It’s the same as having one mtg.....you sell the house, the proceeds pay off the mtg(s), owner gets to keep what’s left over.
We need to know the disposition of the property and mortgage. Has the property been titled in the new owners name? Did they assume the mortgages?
If they hold title, contact a local real estate professional and list the property for sale. When the sale closes the title company will satisfy the mortgages and disburse the proceeds. Make sure someone is paying the mortgage(s).
Hi @Reese Davis - In most situations, having a second mortgage will not cause problems when you sell your home. It's really no different than selling a property with only one mortgage. At closing, the attorney will pay off both mortgages, and cut your fiance and her brother a check for whatever is left over.
From a legal perspective, any mortgage recorded after another loan is a second mortgage. However, lenders construct second mortgages as either home equity lines-of-credit (HELOCs) or shorter term, higher interest rate, full disbursement mortgages for homes.
When selling a home, a second mortgage, regardless of the homeowner's use of the funds, reduces the seller's cash received at the closing of the sale. A second mortgage, however, should not prevent or disrupt the sale. When the title company, escrow agent or attorney prepares the closing documents, they simply factor in the second mortgage payoff amount into the final distribution of funds to the seller.
A second mortgage should have little or no effect on a homeowner's ability to sell her home. While the effects on buyers are nonexistent, sellers must pay off second mortgages just as they must pay off first mortgages. Sellers must deliver their property free of encumbrances, including any outstanding loan balances, to qualified buyers. The attorney must collect the first and second mortgage payoff amounts and ensure that the liens are removed from the sold property.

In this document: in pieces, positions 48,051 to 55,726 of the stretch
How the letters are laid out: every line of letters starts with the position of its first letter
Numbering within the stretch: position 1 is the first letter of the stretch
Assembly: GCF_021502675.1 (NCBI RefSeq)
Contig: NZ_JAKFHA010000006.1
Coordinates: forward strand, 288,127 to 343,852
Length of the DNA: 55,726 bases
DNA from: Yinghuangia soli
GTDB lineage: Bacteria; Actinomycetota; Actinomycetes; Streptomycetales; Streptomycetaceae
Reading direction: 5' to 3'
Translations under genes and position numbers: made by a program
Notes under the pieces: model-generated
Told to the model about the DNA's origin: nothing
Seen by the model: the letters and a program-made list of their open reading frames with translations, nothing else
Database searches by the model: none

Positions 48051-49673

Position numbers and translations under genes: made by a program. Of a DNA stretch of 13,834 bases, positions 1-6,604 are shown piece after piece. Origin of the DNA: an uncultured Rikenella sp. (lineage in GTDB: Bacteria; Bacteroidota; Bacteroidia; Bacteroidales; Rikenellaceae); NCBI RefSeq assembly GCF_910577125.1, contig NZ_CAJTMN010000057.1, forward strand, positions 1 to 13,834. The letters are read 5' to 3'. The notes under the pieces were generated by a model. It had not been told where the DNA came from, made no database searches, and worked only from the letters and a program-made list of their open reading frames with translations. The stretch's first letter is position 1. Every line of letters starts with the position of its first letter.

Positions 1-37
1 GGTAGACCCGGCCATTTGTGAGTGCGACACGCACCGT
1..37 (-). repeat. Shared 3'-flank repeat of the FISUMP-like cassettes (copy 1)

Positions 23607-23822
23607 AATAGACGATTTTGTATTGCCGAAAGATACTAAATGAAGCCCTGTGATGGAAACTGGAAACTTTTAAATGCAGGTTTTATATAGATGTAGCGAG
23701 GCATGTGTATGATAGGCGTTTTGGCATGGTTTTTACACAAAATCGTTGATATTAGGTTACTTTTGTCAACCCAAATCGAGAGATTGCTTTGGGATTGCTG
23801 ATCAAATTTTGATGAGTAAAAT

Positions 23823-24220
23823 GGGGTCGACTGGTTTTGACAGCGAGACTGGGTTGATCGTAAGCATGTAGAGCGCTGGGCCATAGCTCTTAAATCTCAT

As sellers, you must consider two potential issues when selling a home with a second mortgage. First, you should reexamine your second mortgage loan terms to learn if there is a prepayment penalty associated with your note. Second, be sure your home's value is sufficient to pay off both the first and second mortgages (which you eluded to in your original post).
Thanks guys...so basically it sounds like she's better off keeping it.
sounds like you can go through probate and each party can net about $25,000 each If you owe $60 and arv is $170 providing closing costs and whatever repairs you need are not much over $10,000
When you say, 'left the house to her and her brother. . ' was this via a will, and was the house then deeded to both of their names? Reason I ask is there is a process by which they need to go through probate and identify any and all heirs if there was no will. Also, do you know if they have any of the info for, or tried to contact, either of the mortgage handling companies. Some mortgage handling companies are also registered debt collectors in the state of NC and can be frustrating when trying to get the payoff amounts when you try to sell. They'll say they can't give the heirs any information because they are not the individuals listed on the loan docs. There are consumer protection laws in place which says they do have to release this information to a Trustee or the heirs, but they will play dumb so they can rack up the late charges prior to giving you the payoff amounts. Even if they decide to keep it and rent it out, they need to verify the mortgage company will tell them how to transfer the docs and mailing address, along with allowing them to continue to pay or assume any finances.